December 16, 2006

Theo on Papelbon's Role

There has been some question as to whether Jonathan Papelbon could return to the bullpen if the Red Sox don't find a tried and true closer.

Not that they need a household name in that role. Theo Epstein: "It's too early to start assigning exact roles other than to say that the guys who are pitching the best will have the most important roles."

Epstein on WEEI yesterday:
The determination we made in September when he had the subluxation was a medical determination based on the way his shoulder looked at the time that certainly he had a much better chance of returning to health and maintaining good health through a starter's routine -- building up strength in the shoulder, only having to pitch once every five or six days, getting on a shoulder strengthening program between starts and being able to have a very regimented maintenance routine.

That certainly is the best way to attack this specific condition. He's already started that. He's had a fantastic winter so far with the shoulder and it's really strong.

The single most important thing is his long-term health and as long as that determination is still valid -- as long as the medical people think that condition would be best-served with a once-every-five-days routine -- then he's going to be a starting pitcher.

I guess it's fair to say, "Never say never." We want to take a look at Jonathan again and will examine him again soon and examine the condition of his shoulder. But I think we really can't go wrong. As a starter, which is what we groomed him to be, I think he has a really high upside. And obviously everyone saw what he could do as a closer last year -- one of the best in baseball.

We can't go wrong. We just can't get greedy. We have to let what's best for his long-term picture determine the decision.
In addition to his shoulder, I believe the Red Sox believe that Papelbon is a greater asset to the team as a starter.

3 comments:

L-girl said...

Last year I was completely prepared to transfer my Lost Closer Love to Mr Papelbon. Having had the Great Closer Experience, I held out longer than anyone in the arguments over how he should be used. But even I gotta admit what Theo says here makes a lot of sense.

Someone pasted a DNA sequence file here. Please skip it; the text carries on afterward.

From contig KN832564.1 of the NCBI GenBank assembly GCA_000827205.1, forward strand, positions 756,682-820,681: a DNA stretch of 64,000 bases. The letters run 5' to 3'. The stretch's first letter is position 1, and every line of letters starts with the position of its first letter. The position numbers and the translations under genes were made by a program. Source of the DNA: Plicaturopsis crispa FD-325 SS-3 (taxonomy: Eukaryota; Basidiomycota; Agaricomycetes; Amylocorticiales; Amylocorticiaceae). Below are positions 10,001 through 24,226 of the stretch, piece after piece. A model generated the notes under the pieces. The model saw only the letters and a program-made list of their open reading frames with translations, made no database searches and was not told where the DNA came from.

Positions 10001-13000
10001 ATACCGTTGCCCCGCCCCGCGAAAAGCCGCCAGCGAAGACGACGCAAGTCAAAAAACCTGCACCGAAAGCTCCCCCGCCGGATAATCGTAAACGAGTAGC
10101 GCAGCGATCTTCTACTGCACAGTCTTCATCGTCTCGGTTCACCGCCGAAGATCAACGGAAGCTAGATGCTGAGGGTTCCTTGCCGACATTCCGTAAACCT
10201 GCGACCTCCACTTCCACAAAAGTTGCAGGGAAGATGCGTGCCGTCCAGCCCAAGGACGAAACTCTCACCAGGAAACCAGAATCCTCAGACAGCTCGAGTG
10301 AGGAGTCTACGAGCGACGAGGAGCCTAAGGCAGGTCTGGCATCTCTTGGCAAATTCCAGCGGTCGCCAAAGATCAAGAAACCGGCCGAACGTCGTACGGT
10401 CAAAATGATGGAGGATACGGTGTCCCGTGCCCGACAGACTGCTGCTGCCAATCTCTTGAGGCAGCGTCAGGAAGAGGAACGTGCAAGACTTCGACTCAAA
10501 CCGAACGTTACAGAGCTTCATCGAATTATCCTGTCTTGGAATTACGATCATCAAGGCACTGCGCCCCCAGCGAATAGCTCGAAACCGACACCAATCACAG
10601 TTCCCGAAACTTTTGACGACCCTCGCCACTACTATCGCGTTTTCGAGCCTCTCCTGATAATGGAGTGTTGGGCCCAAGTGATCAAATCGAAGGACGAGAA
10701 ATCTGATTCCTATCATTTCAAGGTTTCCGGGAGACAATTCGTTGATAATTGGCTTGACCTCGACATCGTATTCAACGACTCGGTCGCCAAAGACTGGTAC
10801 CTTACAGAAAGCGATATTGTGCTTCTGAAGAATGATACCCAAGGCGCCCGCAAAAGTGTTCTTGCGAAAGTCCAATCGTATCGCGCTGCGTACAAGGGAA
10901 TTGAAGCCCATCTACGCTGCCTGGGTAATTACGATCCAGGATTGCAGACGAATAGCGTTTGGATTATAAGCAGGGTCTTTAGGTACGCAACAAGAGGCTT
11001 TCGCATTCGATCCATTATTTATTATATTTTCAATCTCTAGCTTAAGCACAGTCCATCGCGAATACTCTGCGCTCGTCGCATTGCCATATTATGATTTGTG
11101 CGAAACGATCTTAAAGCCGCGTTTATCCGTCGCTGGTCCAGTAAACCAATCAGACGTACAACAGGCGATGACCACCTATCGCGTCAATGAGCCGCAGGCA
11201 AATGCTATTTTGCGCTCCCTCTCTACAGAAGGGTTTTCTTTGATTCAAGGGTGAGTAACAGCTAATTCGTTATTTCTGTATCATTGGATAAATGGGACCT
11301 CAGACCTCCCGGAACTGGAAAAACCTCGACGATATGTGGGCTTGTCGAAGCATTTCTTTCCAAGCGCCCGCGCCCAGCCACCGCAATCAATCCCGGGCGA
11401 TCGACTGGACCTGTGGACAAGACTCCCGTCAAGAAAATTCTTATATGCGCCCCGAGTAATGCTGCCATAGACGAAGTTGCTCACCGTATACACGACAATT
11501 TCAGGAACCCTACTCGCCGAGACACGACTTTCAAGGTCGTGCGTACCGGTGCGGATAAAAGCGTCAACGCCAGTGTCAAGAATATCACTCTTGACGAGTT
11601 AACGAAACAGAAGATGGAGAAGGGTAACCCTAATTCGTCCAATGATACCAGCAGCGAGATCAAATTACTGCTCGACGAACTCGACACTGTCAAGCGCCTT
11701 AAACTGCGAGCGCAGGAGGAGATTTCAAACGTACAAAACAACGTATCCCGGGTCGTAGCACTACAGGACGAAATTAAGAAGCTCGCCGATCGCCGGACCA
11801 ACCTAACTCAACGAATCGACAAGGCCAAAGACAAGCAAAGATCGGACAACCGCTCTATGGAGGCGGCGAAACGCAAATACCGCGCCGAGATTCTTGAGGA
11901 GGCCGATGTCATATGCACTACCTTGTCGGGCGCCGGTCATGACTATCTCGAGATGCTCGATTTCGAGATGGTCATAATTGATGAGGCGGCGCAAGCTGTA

grumble grumble

Anonymous said...

The question is whether it is better for him to pitch 200 + innings as a starter or if his shoulder would hold out for him to pitch 60 + as a closer. I think he has the tools to be a solid # 2 and go 200+ in the 3.7 ERA range.

Last year if Foulke had been anywhere near his 2004 level we would have seen him as a starter.

NY papers are saying the Yankees are going after Gonzalez. That closer position is starting to be a problem if this is true.

Jack Marshall said...

Since you all know I don't have any problem with sounding like a broken record (witness my incessent "make Papelbon a starter rather than trotting noodle-armed meatballs out to pitch 2 out of every 5 days!" chorus last season, let me repeat: There are definitely competent closers available that we've never heard of in that role because people have never given them a chance. And with the exception of Rivera, established closers are about as likely to collapse after a big year as they are likely to repeat it. Again I quiz you all: who was the last Sox closer who was genuinely outstanding for more than one year consecutively? Dick Radatz, 1962-64!
Not Bill Campbell, Bobby Ojeda, Lee Stange, Don McMahon, Derek Lowe, Tom Gordon, Keith Foulke, Lee Smith,Heathcliff Slocumb, Jeff Reardon, Ken Ryan, Jeff Russell, John Wyatt, Bob Stanley, Dick Drago, Mark Clear, Tom House, Rob Murphy, Calvin Schiraldi...it was The Monster (now to be known as Monster Sr., I guess,) more than 40 years ago! Meanwhile, the Sox have gotten really good years from unlikely one year closers like Tom Burgmier and Jim Willoughby. The Red Sox had Chad Fox rotting in the bullpen, then he changed leagues and was an effective closer until he blew his arm out. Todd Jones was used by the Sox as a mop-up man. The White Sox ran away with a pennant with Dustin Hermanson as their closer for most of the season...the Sox had him, too. They had Mike Gonzales..they had Cla Merideth. Wanna bet that they don't have someone now waiting to leave in Theo's next panic sale?

Maybe Gabbard can close. Maybe Hansen has grown up. Maybe Delcarmen is up to it. Maybe Donnally just had an off year; if so, he can close.

It will be stupid, stupid, stupid for the Sox to give up a lot (and I regard Wily Mo as "a lot") for an established closer, who the odds say is as good bet to do a Byung Myung Kim as he is to pitch to form, BEFORE they've checked the cupboard and seen whose available.

As I said, broken record. But explain to me why I'm wrong.